Keywords: Mozambique, Energy Outlook, Energy Scenarios, Energy Policy
    JEL: Q4 Q43 Q47
    Date: 2015–05
  7. By: Felix Pretis
    Abstract: Climate policy target variables including emissions and concentrations of greenhouse gases, as well as global mean temperatures are non-stationary time series invalidating the use of standard statistical inference procedures. Econometric cointegration analysis can be used to overcome some of these inferential difficulties, however, cointegration has been criticised in climate research for lacking a physical justification for its use. Here I show that a physical two-component energy balance model of global mean climate is equivalent to a cointegrated system that can be mapped to a cointegrated vector autoregression, making it directly testable, and providing a physical justification for econometric methods in climate research. Doing so opens the door to investigating the empirical impacts of shifts from both natural and human sources, and enables a close linking of data-based macroeconomic models with climate systems. My approach finds statistical support of the model using global mean surface temperatures, 0-700m ocean heat content and radiative forcing (e.g. from greenhouse gases). The model results show that previous empirical estimates of the temperature response to the doubling of CO2 may be misleadingly low due to model mis-specification.
    Keywords: Cointegration; VAR, Climate, Energy Balance.
    JEL: C32 Q54
    Date: 2015–06–25
  8. By: Broekel, Tom; Alfken, Christoph
    Abstract: While wind energy production is relatively free from environmental externalities such as air pollution, it is frequently considered to negatively impact landscapes’ visual aesthetic values, thereby inducing negative effects on tourism demand. Ex- isting evidence for Germany indeed points towards a negative relationship between tourism demand and wind turbine construction. However, the existing studies pri- marily rely on interview data and simple bivariate statistics. In contrast, we make use of secondary statistics on tourism and wind turbine locations at the level of German municipalities. Using spatial panel regression techniques, we confirm a negative relation between wind turbines around municipalities and tourism demand for municipalities not located near the coast. In the latter regions, the relation between wind turbines and tourism demand is more complex.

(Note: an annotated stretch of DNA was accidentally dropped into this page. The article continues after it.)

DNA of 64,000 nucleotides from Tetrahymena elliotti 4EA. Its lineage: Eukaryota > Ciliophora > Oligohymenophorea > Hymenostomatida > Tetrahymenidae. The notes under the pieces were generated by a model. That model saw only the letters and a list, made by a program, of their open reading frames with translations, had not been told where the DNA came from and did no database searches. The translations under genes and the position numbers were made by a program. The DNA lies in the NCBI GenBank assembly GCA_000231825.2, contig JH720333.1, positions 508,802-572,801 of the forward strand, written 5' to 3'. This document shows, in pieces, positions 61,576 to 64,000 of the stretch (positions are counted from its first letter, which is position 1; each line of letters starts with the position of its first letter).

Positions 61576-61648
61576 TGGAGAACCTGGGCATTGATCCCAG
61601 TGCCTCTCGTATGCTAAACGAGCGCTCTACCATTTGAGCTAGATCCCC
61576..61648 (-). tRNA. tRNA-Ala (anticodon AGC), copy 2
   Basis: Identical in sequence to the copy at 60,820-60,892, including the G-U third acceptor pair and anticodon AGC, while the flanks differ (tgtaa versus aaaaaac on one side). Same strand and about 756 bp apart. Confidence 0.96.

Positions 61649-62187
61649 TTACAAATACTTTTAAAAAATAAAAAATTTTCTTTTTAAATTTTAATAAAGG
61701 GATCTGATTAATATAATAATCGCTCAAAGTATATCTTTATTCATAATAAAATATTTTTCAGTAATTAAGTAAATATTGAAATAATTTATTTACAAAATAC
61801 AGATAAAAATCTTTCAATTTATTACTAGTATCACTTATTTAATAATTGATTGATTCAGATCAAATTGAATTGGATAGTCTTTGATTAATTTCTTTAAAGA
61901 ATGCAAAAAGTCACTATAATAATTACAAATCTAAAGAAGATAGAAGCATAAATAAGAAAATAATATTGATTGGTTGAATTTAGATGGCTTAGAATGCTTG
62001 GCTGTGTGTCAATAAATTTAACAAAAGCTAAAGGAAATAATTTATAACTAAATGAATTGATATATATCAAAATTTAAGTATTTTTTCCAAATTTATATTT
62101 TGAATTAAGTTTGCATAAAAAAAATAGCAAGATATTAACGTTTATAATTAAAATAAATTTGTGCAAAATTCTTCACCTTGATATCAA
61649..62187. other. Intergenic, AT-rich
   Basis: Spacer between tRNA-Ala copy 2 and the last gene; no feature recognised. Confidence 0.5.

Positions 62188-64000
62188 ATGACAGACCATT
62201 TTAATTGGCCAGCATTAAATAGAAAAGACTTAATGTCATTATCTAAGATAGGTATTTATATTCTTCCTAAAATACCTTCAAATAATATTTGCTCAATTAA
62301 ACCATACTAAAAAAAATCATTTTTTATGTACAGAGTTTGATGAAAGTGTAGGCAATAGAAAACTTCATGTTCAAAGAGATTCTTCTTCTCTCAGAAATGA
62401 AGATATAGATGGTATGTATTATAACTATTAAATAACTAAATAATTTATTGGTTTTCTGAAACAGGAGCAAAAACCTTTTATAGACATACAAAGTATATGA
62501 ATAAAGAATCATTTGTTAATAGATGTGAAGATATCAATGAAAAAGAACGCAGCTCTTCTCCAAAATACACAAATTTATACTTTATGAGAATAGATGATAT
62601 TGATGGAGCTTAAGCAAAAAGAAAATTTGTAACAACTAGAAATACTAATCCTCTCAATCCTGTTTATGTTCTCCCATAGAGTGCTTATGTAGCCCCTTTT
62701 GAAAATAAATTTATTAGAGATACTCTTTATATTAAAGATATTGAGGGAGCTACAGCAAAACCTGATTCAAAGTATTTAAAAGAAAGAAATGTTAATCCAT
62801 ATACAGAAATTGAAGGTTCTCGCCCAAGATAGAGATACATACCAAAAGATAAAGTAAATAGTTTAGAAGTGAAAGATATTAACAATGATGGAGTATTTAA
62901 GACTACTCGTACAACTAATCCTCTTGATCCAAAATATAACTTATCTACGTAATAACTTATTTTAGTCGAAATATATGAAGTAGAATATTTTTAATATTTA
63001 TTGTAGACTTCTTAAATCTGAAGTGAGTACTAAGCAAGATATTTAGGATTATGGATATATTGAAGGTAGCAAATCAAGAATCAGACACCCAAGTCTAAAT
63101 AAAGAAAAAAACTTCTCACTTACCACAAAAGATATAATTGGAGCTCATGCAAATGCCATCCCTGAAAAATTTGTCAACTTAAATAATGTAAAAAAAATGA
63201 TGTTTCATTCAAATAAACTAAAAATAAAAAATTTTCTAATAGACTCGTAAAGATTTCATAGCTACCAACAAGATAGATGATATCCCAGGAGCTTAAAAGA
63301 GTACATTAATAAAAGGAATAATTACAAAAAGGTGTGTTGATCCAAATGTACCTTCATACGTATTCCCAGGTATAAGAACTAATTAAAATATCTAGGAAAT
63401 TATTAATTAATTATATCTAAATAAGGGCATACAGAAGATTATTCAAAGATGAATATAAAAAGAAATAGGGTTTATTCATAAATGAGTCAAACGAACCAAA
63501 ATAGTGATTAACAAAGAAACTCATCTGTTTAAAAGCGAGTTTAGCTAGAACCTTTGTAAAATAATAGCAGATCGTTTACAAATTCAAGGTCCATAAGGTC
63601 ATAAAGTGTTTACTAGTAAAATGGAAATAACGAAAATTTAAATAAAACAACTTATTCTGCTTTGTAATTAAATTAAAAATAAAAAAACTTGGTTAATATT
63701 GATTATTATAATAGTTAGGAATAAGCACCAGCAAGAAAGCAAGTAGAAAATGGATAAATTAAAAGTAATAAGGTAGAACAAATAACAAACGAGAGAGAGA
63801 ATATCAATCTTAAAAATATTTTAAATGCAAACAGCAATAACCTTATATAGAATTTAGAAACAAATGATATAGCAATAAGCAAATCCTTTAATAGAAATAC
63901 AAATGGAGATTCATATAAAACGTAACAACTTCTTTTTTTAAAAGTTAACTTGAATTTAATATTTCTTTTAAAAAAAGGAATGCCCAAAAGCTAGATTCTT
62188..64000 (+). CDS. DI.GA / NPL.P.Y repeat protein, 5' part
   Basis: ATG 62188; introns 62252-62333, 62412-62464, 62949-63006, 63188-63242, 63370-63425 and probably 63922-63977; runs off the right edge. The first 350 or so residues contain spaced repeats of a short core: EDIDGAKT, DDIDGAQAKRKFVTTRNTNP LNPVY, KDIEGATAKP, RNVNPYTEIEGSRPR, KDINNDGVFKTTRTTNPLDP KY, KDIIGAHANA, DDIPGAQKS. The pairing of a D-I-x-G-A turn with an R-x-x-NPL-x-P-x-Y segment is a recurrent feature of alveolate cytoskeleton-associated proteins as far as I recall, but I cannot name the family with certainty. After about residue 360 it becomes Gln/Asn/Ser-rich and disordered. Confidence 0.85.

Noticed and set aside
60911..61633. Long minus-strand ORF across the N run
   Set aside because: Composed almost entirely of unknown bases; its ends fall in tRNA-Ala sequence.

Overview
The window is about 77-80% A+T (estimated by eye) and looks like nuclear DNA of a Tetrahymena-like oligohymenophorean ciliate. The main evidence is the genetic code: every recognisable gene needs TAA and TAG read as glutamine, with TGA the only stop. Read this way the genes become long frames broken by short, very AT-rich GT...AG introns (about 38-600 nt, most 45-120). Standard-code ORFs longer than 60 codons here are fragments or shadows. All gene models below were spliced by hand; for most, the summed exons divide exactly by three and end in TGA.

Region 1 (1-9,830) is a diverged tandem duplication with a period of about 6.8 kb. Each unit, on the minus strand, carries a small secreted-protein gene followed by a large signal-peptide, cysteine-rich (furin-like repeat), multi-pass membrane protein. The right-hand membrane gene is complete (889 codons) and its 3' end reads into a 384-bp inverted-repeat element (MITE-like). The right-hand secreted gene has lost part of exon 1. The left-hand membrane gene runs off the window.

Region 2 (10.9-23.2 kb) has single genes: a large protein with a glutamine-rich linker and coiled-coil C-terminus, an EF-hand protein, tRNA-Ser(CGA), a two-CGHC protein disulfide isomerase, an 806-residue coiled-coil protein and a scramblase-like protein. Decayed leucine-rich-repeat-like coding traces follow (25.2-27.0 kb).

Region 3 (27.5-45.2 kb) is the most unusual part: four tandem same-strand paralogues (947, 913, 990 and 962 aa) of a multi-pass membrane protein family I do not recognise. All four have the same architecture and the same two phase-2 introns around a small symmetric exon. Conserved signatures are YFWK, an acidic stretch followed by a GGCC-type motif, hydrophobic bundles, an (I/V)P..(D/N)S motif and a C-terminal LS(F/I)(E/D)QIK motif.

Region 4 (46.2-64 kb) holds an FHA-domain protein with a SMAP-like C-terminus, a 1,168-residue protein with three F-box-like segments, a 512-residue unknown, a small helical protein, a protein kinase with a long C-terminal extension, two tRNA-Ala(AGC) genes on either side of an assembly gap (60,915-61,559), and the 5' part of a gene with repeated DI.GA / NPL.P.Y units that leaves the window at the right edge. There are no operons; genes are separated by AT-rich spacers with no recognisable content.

Keywords: wind turbines, tourism, Germany, externality, spatial panel regres- sion
    JEL: L83 Q42 Q48 R10
    Date: 2015–08–04
  9. By: Choi, Laura (Federal Reserve Bank of San Francisco)
    Abstract: Why should community developers care about cap-and-trade and what do carbon emissions have to do with low-income households? As it turns out, the fields of environmental sustainability and community development have significant overlap, particularly in the area of transit-oriented development, where issues of affordability, equity, and displacement converge with concerns such as vehicle miles traveled and greenhouse gas (GHG) emissions.
    Date: 2015–04–08
  10. By: Paresh K Narayan (Deakin University); Rangan Gupta (University of Pretoria)
    Abstract: This paper contributes to the debate on the role of oil prices in predicting stock returns. The novelty of the paper is that it considers monthly time-series historical data that span over 150 years (1859:10-2013:12) and applies a predictive regression model that accommodates three salient features of the data, namely, a persistent and endogenous oil price, and model heteroskedasticity. Three key findings are unraveled: First, oil price predicts US stock returns. Second, in-sample evidence is corroborated by out-sample evidence of predictability. Third, both positive and negative oil price changes are important predictors of US stock returns, with negative changes relatively more important. Our results are robust to the use of different estimators and choice of in-sample periods.
    Keywords: Stock returns; Predictability; Oil price.
  11. By: John J. García; Santiago Arango Tamayo; Andrés F. Ortiz Rico
    Abstract: This paper uses an ARCH regression model to analyze the effect of several regulatory measures and fundamental factors (the relationship between commercial demand and real availability, El Niño, and water supplies) on the spot price in the Colombian wholesale power market. The results indicate that the regulations established by the Electricity and Gas Regulatory Commission have had a substantial and statistically-significant effect on spot prices. In addition, El Niño and hydro supplies have a positive and negative respectively effect on the spot price, due to the large share of hydropower in this market.
    Keywords: Regulación; Mercado de Energía Mayorista, precio spot; ARCH; Colombia.
    JEL: D43 L13 L51
    Date: 2015–07–15
  12. By: Kempa, Karol; Moslener, Ulf
    Abstract: Across the globe climate policy is shifting away from a carbon price towards investment subsidies, such as grants, interest-subsidised loans or guarantees. This increases the risk of inefficient public spending. This paper shows how the main market imperfections related to the emission externality, knowledge spillovers and capital market imperfections negatively affect the risk-return-profile of a climate investment. To some extent these negative impacts can be compensated through different forms of investment subsidies. Minimising the risk of inefficient public spending is, however, challenging and requires detailed understanding of technologies and markets at the project level. The analysis provides guidance for the design of appropriate investment subsidy schemes. Carbon prices and investment subsidies are not perfect substitutes, and - at least for developed economies - a carbon price remains the single most efficient instrument. This price should, however, coexist with other instruments, e.g. investment support schemes, which can be tailored to address the non-emission market imperfections related to climate change.